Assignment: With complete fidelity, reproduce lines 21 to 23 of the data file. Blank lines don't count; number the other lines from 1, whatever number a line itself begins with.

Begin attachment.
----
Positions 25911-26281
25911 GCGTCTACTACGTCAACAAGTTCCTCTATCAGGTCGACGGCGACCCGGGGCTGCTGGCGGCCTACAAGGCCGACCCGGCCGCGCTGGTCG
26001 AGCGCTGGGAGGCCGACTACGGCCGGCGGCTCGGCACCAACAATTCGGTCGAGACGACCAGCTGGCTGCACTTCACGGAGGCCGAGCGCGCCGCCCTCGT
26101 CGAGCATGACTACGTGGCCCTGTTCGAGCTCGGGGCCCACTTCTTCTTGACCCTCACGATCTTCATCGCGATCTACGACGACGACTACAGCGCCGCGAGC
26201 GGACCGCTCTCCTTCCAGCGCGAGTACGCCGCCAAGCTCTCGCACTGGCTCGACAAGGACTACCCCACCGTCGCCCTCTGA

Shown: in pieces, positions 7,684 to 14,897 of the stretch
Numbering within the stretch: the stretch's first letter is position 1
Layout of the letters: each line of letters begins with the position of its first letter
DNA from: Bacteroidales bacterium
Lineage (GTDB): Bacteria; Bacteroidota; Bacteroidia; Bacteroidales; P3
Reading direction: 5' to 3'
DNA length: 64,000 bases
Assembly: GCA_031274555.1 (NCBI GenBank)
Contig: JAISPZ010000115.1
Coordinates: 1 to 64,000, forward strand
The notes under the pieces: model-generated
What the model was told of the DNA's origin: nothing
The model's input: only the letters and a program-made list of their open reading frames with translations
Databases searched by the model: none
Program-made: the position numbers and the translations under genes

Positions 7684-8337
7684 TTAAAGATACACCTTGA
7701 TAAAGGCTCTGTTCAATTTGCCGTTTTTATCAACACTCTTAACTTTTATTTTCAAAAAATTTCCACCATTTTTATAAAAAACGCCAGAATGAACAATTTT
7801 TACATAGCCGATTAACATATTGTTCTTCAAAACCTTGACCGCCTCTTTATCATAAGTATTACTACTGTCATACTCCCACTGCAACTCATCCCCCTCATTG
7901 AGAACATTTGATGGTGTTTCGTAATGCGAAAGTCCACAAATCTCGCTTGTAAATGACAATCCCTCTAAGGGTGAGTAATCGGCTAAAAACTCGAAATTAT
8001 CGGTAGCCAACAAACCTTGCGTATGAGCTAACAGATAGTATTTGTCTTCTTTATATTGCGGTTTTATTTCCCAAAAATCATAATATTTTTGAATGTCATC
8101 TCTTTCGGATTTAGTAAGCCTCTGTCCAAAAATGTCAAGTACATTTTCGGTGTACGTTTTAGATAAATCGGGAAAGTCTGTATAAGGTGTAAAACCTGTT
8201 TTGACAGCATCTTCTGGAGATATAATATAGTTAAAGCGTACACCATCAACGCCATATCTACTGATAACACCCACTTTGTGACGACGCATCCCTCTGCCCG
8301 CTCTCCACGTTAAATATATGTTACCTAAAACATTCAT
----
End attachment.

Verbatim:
Positions 7684-8337
7684 TTAAAGATACACCTTGA
7701 TAAAGGCTCTGTTCAATTTGCCGTTTTTATCAACACTCTTAACTTTTATTTTCAAAAAATTTCCACCATTTTTATAAAAAACGCCAGAATGAACAATTTT